Ancient cities abound with myths. This is part of their charm for tourists and locals alike. But when present-day management of a city is bounded by an illusionary portrayal of reality the results are detrimental for city and people alike. In Jerusalem, the city's holiness and mythology do not serve to heal the intense conflict surrounding it. Instead, tragically, myth and conflict combine to perpetuate a cycle of discrimination, dispossession and violence.
- Majority on Right Would Divide J'lem
- Bradley Burston / Read Map of Israel With Care
- Israelization in East Jerusalem
- Touring Two Sides of the Holy Land
- Don Futterman / Stink in the City of David
The most potent myths of the Israeli leadership – and the mainstream Israeli public – regarding the city can all be found in the taken-for-granted maxim: "Unified Jerusalem is eternal and ours" that the likes of Prime Minister Netanyahu and Jerusalem Mayor Nir Barkat are so fond of.
What is this Jerusalem that they claim to be eternal? It never existed prior to 1967. Following the so-called reunification of Jerusalem in 1967, Israel swiftly expanded the city's limits, seizing an area ten times as big as pre-67 East Jerusalem. Thus, large areas of "Eternal Jerusalem" are a recent creation. Perhaps the motivation for this extraordinary expansion of the city can be found in the fact that since 1967 nearly 35% of land in East Jerusalem has been expropriated from Palestinian owners to build neighborhoods for Israeli Jews. This is the case of the 1,500 housing units in Ramat Shlomo, approved recently as part of the Israeli government's retaliation to the UN vote in recognition of Palestine. This huge neighborhood, intended for ultra-Orthodox Jews, will be built on land that was expropriated from Palestinians living in the nearby neighborhood of Shuafat.
"Unification" is a myth as well. A 'unified' city would offer equal and integrated public services in all parts of the single entity. But be it education, transportation, health services or even basic essential services such as water supply and garbage collection, the neglect of the Palestinian neighborhoods is of a staggering magnitude. Simply put, resources are not allocated blind to geographical location. There is a shortage of 1,000 classrooms for Palestinian children of school age, and dropout rates soar between 13% (the municipality's figures) to 40% (according to data gathered by organizations like Ir Amim). In the summer some of the Palestinian neighborhoods such as Beit Hanina do not get a regular water supply. Public transportation in Palestinian neighborhoods doesn't enjoy the same kinds of subsidies it receives in the Jewish neighborhoods, making it much more expensive for Palestinians. These discriminatory policies result in the continuous decline of Jerusalem's Palestinian community. Whereas in the past East Jerusalem led Palestinian society in parameters such as economic strength and the quality of education, today 78% of the city's Palestinian population is below the poverty line, and the educational achievements in East Jerusalem are below-average relative to Palestinians in the rest of the West Bank.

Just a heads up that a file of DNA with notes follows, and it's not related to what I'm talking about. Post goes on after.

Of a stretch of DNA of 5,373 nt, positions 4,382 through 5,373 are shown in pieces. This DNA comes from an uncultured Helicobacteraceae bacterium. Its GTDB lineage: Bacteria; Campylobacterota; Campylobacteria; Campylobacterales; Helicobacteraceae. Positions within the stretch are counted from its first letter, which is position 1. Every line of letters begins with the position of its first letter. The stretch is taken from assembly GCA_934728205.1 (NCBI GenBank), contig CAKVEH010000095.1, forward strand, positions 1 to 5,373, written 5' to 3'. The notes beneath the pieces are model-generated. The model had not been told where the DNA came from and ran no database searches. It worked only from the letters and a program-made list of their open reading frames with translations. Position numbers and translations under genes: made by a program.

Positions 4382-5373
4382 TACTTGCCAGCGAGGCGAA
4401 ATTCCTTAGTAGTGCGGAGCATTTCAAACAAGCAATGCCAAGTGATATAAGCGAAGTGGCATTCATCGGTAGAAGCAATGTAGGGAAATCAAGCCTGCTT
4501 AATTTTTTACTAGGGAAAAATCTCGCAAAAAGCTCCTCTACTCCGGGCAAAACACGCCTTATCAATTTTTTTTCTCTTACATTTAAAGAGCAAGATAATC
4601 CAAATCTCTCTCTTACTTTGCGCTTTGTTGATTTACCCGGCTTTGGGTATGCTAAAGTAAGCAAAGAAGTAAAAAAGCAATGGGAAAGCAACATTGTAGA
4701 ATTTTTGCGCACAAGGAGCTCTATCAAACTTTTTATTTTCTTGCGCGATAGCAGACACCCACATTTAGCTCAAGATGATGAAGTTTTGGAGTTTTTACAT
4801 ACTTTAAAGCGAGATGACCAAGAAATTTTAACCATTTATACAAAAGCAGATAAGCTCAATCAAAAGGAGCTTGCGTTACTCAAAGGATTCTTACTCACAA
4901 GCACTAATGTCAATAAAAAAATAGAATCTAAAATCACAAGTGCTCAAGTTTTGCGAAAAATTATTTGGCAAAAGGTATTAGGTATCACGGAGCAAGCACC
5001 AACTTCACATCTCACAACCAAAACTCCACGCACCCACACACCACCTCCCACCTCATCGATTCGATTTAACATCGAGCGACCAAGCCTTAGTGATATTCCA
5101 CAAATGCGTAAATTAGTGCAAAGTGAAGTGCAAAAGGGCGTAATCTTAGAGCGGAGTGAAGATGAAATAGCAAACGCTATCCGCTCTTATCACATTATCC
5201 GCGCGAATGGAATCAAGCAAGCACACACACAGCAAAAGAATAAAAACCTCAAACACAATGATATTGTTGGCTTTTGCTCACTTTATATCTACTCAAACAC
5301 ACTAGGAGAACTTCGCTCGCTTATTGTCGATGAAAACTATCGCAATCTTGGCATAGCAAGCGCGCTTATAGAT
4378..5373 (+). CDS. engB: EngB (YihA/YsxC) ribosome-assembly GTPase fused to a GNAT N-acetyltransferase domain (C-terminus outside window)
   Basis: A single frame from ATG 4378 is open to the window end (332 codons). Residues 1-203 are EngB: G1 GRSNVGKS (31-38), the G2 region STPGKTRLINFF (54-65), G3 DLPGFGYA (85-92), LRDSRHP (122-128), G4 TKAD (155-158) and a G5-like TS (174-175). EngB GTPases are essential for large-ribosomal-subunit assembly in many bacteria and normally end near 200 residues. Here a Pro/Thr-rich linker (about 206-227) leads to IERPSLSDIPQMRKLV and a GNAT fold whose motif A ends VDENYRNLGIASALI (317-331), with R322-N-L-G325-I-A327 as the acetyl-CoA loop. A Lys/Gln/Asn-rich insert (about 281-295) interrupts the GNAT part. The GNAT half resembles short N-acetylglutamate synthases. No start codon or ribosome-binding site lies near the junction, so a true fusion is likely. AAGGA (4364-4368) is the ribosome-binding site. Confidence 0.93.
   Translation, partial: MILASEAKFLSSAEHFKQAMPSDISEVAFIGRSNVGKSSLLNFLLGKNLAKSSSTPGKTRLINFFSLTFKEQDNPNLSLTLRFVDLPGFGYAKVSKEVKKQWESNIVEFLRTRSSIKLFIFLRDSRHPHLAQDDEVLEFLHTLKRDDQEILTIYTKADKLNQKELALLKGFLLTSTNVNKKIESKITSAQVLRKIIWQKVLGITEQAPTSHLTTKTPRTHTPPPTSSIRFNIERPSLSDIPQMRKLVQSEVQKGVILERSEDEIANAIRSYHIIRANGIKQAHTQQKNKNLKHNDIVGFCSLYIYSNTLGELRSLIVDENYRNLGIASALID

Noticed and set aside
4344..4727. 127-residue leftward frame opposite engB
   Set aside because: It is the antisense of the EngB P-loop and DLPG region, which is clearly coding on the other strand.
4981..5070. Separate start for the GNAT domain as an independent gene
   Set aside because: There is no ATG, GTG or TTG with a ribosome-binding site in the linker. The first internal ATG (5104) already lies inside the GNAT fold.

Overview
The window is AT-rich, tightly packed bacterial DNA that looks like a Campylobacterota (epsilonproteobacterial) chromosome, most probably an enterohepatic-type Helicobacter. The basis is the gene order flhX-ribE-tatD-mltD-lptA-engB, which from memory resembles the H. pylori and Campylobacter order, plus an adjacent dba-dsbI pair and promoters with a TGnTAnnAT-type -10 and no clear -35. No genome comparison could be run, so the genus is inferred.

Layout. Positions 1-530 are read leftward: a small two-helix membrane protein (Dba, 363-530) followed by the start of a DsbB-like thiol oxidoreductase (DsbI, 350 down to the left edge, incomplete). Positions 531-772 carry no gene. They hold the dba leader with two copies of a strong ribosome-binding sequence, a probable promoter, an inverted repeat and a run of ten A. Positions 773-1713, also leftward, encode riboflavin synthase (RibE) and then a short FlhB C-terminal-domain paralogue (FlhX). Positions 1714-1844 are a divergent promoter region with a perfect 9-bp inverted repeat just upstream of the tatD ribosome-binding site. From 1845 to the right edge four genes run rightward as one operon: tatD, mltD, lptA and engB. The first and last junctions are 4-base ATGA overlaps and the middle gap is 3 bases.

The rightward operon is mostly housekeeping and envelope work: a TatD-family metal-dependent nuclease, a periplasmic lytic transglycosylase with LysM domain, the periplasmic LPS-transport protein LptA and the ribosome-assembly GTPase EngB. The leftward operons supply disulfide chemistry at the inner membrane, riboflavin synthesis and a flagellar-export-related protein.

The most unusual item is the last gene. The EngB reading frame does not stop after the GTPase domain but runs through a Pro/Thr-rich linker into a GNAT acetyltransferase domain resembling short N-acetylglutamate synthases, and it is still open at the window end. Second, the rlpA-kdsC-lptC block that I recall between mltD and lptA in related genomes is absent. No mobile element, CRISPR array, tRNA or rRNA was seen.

Perhaps the most painful myth is that of Jerusalem being "ours". The demographic threat to Jewish "ownership" of the city is the root cause of the discrimination described above. The city's Palestinian population is rapidly growing, and - despite all the attempts to make life miserable for them – Palestinians now account for more than a third of the city's population. Wary of this growth, the municipality does what is in its power to obstruct building plans for Palestinians. When residents of Isawiya and A-Tur put together an impressive community development plan allocating land for much-needed housing, school buildings and other public service uses, the Jerusalem municipality and its mayor hastily submitted a plan of their own to make the same area a national park where building will be prohibited. This is but one example of a widespread policy.
It is true that dividing Jerusalem will lead to major challenges. But the point is that the Israeli building projects in East Jerusalem only serve to aggravate these future challenges. It is in this sense that these building projects are a major obstacle to peace, and that is why the massive building plans recently approved are a major cause for concern.
Many feel that Jerusalem is at the center of Jewish identity. Personally, Jerusalem is part of my being - emotionally, spiritually and even physically, as I walk the streets and its atmosphere resonates within me. It is a tragedy that many Israeli Jews deny the fact that we share this love and yearning for the city with millions of Palestinians. It would have been dramatic and inspiring had the Israeli establishment been able to create in Jerusalem a City of Nations, where both Israelis and Palestinians prosper. The consequences of Israel's refusal to do so are devastating for its Palestinian residents and heartbreaking for any Jew who has the courage to see reality as it is. Israel's perpetuation of this reality in pursuit of an illusory vision does not and will not justify its artificial sovereignty over Eastern Jerusalem and the hundreds of thousands of Palestinians who live in it.
Aviv Tatarsky is a field researcher at Ir Amim, an NGO that is dedicated to the establishment of an egalitarian and stable Jerusalem.